Rikki von Opel leads Colin Vandervell at Mallory in 1972.


Mo Nunn is perhaps best known today for engineering the cars of a number of CART champions such as Emerson Fittipaldi and Alex Zanardi and he now runs his own two-car CART team. However many people don’t realise the Nunn was a mean racer himself back in the days of the F3 1-litre screamers when he drove for the works Lotus team and then he subsequently became a constructor of F3 and F1 cars, the F3 cars in particular being very successful. Originally Nunn intended to race in F5000 in 1970 but when the drive fell through he decided to turn constructor instead, with backing from Bernard Lewis he built the first Ensign in a lock-up at the back of his bungalow! Such was the success of this first chassis in 1971 that orders for more soon came and Nunn had to obtain premises and begin producing the cars seriously. In 1973 Rikki von Opel who had been racing an F3 Ensign asked Nunn to build an F1 car for him and as a result Ensign withdrew from F3. Ensign continued in F1 until 1983 although lack of a proper budget meant the cars only ever showed flashes of promise, notably when Chris Amon and Clay Reggazzoni were driving.


The F3 Ensign was first displayed at the 1971 Racing Car Show although, as can be seen on the left, it was in fact testing prior to this time. Sometimes known as the F371 but more often as the LN1 it was an instant success with Bev Bond putting in some sterling drives, including several victories in the works car. Steve Thompson, David Purley and Mike Walker also winning in their examples. The chassis consisted of a square-tube space frame with stressed alloy side panels and was fitted with a conventional suspension set up although the wishbones were very wide based. Most noticeable was the very sleek bodywork with its neatly ducted side radiators. Three cars were built during the course of 1971.


Initially the only noticeable change for the F372 was the sleek Alpine-like new engine cover with its built in wing. The Ensign certainly seemed to be the fastest car in a straight line but a weakness under braking led to mid-season revisions including lowered suspension pick-up points and a general all over tweaking. This certainly seemed to help and after a midyear slump the Ensign was winning again by season’s end.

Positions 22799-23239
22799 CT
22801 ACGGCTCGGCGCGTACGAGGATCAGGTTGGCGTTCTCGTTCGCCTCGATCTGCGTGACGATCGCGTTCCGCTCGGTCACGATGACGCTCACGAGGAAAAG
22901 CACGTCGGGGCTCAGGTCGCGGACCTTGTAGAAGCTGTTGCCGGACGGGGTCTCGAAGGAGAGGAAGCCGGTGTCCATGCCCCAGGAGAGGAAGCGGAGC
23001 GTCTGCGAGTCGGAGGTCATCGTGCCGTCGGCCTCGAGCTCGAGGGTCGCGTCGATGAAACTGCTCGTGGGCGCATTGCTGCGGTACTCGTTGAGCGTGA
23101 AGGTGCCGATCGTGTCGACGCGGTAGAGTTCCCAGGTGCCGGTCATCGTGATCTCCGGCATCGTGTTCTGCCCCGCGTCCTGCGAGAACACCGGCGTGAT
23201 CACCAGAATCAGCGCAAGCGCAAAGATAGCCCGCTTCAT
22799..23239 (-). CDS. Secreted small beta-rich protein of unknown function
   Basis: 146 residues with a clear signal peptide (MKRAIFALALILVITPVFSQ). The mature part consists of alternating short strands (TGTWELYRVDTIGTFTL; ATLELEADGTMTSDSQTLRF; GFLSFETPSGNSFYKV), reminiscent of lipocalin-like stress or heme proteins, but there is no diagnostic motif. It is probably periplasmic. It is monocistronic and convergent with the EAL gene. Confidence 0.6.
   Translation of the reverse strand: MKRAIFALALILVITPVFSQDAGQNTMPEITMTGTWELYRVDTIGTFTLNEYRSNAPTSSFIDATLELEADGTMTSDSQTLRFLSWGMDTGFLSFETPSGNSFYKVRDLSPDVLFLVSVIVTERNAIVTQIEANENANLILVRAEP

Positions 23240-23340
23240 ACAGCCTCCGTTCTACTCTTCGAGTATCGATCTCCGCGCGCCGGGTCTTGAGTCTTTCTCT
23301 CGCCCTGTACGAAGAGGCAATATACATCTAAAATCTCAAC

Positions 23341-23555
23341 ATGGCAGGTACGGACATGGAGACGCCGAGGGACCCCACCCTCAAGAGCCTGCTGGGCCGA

Alan Rollinson testing the Ensign at Silverstone in December 1970. As can be seen it was fitted at this time with a 1-litre engine.
Steve Thompson at Brands Hatch in October 1971.
The square tube spaceframe chassis, it extends well forward to carry the wide based lower wishbones.
Mike Walker finishing 4th at Rouen
Colin Vandervell in his Potterton car.


At the beginning of the season Ensign sold a number of cars that were unchanged versions of the 1972 chassis due to Nunn’s preoccupation with F1. As their best drivers left for the March camp Dave Baldwin was recruited from Lotus to do some design work which resulted in a much improved car that allowed Brian Henton to win races at the end of the year but the effort required for Grand prix racing meant the end of F3 for Ensign.


Although Ensign were no longer building F3 cars Dick Parsons raced a car that was entered as an F373/74. It would seem to be a 1973 car with the 1973 late season modifications that were carried out to Brian Henton’s car (see above).

1971 F371
Bev Bond, David Purley, Alan Rollinson, Steve Thompson, Mike Walker.

Bob Evans, Jeremy Gambs, Neil Ginn, Mike Greenwood, John Littler, Rikki von Opel, David Purley, Cavan Riley, Tony Trimmer, Mike Tyrrell, Colin Vandervell, Mike Walker, Mike Wilds.

Ken Mackintosh, Ken Sedgley.

Mo Harness, Carlo Giorgio, Brian Henton, Tom Hilliar, Roberto Marrazi, Larry Perkins, Lorenzo Sassi, Ole Vejlund, Mike Wilds, Roelof Wunderink.

Roger Craven, Spencer Elton, John Littler, Jac Nelleman, Frank Scurria, Mike Tyrrell.

Ken Sedgley, Roelof Wunderink.

Dick Parsons

Arie Luyendijk.

Frank Scurria.

Bob Howlings.

Buzz Buzaglo

A second place for Mike Wilds at Mallory.
Dick Parsons in the Smiths Crisps Ensign at Thruxton.